Fashion And Genocide Don't Mix. Unless, Of Course, You're A Street Photographer.
Prologue: As a desperate, struggling amateur photographer, I’m always looking for any semblance of event that may reap some photo opportunities. A couple nights ago, while surfing the SLC Event website, I noticed that there was a small Fashion Walk at the City Creek shopping center in downtown SLC. Eh, I’m really not a fashion guy, but I had to get out and do something. I guess. I hit up the Utah Transit Authority (Trax) site to plan my virgin train ride into the city.
I departed bright and early, on the dot of 11:28am, from the Murray Central Station aboard the Roadrunner… uhm… Rumrunner… Frontrunner! That’s it. The purple line on the train maps. The weather was descent for the moment: sunny, a few fluffy grey clouds, about 70 degrees. Although, it felt as though it may storm at any moment. There was an eerie, cutting wind making the hair on my arms stand up.
Every time I ride any city train, whether it’s in NYC, SLC, DC, or Baltimore (no fancy acronym), I always feel disoriented; Like I’m going the wrong way constantly. This time was no different. I switched trains three times, but by some miracle made it to City Creek only twenty minutes late for the fashion thingy. Armed with my Nikon D5100, equipped with a 1.8g, 35mm lens, I walked from the fountains in front of Nordstrom’s to the food court area. No amateur retail models in sight. Hmmm. Ok, well I’ll walk back past the countless other shops and head into Nordstrom’s to check the store for some information. On the way back through the shopping center I spotted what I came for; about a dozen well-dressed people were stalking through the shopping center. Each one was holding a sign stating which store clothed them, and as they walked off the escalator, I snapped a few shots of the lucky guys and girls. Approximately thirty other people did the same with their cell phones. Done and Done. The Fashion walk was over, and I was disappointed and at a loss once again. But this article isn't about the Fashion Walk. It’s about Genocide.
Genocide is the organized killing of a people for the express purpose of putting an end to their existence.
The Catalyst: Post Fashion catastrophe, I was meandering around downtown Salt Lake, mostly staring up like a tourist, when a brightly colored gathering brought my attention back to street level. Reds, blues, oranges, and yellows all marching around the base of the Wallace F. Bennett Federal Building. I noticed a dozen people carrying the US Flag, but at least three times as many people hoisted a red, blue, and orange striped mystery flag. Lots of kids, too. Intriguing, and also some hopeful photo opportunities.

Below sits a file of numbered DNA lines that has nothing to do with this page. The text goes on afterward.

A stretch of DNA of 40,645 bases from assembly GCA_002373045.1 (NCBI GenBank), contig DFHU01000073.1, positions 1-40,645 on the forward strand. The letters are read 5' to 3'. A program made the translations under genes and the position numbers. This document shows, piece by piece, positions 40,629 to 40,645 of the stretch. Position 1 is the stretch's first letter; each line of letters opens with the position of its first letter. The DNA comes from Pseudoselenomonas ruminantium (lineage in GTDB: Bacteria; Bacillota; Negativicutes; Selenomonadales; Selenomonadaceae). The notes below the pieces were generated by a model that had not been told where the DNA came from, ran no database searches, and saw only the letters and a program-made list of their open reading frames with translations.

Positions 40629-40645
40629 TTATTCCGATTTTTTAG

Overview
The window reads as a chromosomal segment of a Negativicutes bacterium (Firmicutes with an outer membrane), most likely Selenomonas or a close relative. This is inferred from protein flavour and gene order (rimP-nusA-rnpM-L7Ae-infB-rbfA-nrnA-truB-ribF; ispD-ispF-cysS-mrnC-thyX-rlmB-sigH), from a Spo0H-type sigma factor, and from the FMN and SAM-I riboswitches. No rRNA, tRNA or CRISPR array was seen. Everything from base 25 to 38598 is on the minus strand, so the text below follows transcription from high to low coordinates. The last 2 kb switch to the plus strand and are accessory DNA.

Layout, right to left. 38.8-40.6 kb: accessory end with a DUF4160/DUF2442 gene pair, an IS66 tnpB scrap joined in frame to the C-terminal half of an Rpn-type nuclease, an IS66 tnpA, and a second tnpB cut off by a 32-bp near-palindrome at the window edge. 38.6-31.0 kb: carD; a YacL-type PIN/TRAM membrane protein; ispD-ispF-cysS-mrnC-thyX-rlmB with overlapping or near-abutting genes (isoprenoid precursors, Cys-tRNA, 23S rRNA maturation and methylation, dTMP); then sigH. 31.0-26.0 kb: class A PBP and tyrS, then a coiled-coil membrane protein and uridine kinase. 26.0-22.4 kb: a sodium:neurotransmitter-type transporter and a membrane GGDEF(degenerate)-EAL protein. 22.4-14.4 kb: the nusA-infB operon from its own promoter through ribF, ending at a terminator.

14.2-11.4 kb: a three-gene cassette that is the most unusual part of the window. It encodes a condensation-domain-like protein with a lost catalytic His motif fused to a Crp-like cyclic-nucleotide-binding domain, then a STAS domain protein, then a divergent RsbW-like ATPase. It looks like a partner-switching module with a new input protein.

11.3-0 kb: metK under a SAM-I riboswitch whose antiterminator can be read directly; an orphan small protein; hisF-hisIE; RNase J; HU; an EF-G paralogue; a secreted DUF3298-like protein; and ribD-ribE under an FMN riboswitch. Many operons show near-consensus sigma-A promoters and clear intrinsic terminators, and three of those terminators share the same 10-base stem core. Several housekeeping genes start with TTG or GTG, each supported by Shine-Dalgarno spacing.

I strode across the street to the Federal Building. As my feet touched sidewalk, I was immediately assaulted by a smiling, talkative Armenian boy. I’m not smart. Especially about foreign cultures. I’m an American. I only know he was Armenian because he told me himself. Today is April 24, 2015, the 100th anniversary of the start of the Armenian Genocide. I am truly ignorant. The enlightening child told me everything. (He didn’t say I was ignorant. He informed me about the Armenian Genocide.) However, I am not apathetic. Now that I was informed, I needed to understand as much as I could.
I ambled through the crowd of people that were dressed in dark, morose clothes. I was wearing a bright blue button down shirt, and orange Fila sneakers with a bulky camera around my neck. I nearly stood out more than the Armenian Flag. Despite being an obvious outsider everyone was incredibly welcoming. They didn’t mind me snapping photos, and a sage like Armenian woman handed me some literature, and explained the current situation to me.
I was hungry. When I’m hungry, I can’t think straight. And I had a ton of research to do. So I went to Tony Caputo’s for lunch and then rode the train home.
Immediately after I arrived home, I poured over the Armenian Genocide papers the nice lady gave me. It was a good start, but as with any great human tragedy of this scale I craved answers. What drives a normal society to perpetrate an organized, murderous tirade aimed to annihilate an entire group of people? History has taught us that it normally begins with one powerful, desperate man. This situation was no different. The Ottoman Empire was in dire straits. The Turkish government feared a complete loss of power. And of course, they can’t blame themselves for it. So the only logical action is to find an innocent minority group to pin it on, right? It seems much easier than saying “We screwed up. Let’s fix it.” Unfortunately, the peaceful Armenians, who had inhabited this area for 3000 years, were chosen as the scapegoat. And in the early 1890’s, Turkish Sultan Abdul Hamid II, declared that he would solve the “Armenian Question”. As with everything in the past couple millennia, religious differences helped justify the persecution. The Turks were Muslims, and the Armenians were Christians. In fact the Armenians were the first organized Christian State in history. More fuel for the fascist fire.